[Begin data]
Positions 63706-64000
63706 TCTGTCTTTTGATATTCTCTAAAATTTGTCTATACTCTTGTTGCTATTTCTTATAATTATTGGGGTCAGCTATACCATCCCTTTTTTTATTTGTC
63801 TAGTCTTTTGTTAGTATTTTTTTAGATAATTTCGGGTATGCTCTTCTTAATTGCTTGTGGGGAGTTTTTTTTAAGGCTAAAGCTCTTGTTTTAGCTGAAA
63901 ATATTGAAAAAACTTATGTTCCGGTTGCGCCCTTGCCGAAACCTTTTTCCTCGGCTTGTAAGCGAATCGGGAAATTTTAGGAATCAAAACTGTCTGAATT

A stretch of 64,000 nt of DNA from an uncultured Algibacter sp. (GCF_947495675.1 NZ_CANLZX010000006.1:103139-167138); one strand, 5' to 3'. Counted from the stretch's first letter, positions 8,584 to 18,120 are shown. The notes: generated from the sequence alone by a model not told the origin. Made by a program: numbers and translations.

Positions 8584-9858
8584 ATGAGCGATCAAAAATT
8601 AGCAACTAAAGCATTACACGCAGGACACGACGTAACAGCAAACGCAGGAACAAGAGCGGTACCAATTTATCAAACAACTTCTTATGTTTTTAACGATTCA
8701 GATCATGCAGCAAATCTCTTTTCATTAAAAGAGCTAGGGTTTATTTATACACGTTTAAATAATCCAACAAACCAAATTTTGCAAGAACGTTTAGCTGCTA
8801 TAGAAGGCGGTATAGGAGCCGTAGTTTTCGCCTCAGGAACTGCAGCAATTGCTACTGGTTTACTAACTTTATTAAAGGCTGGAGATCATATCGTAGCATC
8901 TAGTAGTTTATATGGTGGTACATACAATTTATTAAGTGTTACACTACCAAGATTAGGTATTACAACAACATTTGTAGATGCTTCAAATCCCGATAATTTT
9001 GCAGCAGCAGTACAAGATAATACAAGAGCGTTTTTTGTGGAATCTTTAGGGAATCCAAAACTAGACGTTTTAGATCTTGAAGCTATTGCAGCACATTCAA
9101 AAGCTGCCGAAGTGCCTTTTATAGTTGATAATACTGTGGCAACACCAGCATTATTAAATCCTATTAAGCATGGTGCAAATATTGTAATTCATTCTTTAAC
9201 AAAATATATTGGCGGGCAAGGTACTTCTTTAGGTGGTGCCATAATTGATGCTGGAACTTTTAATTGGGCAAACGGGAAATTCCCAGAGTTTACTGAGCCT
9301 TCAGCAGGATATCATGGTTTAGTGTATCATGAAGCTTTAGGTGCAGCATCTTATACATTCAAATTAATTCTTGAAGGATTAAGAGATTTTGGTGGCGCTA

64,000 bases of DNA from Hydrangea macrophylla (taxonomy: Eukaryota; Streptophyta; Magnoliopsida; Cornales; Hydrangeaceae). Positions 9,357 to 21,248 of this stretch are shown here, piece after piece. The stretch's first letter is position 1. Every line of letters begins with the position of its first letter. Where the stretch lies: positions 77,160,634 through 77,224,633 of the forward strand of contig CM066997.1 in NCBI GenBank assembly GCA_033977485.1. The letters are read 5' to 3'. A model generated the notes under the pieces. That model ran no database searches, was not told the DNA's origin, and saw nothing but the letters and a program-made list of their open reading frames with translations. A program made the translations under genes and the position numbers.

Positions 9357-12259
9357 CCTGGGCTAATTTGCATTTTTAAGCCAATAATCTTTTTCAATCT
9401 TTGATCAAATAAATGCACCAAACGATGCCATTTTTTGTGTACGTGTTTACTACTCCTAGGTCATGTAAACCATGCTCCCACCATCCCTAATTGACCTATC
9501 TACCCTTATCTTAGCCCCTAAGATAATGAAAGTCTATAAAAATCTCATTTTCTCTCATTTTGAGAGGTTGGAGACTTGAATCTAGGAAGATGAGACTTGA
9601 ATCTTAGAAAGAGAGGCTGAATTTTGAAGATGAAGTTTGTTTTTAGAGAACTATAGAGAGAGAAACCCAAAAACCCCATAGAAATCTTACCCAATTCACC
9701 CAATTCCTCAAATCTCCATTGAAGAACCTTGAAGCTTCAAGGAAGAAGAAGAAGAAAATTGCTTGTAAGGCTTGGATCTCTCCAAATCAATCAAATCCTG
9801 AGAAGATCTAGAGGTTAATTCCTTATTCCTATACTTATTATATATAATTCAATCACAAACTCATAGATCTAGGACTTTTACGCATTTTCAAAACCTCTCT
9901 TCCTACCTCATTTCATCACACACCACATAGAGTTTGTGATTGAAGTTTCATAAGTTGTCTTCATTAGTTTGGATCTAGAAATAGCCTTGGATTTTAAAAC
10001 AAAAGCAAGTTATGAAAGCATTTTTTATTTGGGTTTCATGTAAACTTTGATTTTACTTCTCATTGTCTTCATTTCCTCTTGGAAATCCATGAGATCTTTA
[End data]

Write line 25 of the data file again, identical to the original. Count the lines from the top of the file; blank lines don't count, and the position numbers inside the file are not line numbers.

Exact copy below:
10001 AAAAGCAAGTTATGAAAGCATTTTTTATTTGGGTTTCATGTAAACTTTGATTTTACTTCTCATTGTCTTCATTTCCTCTTGGAAATCCATGAGATCTTTA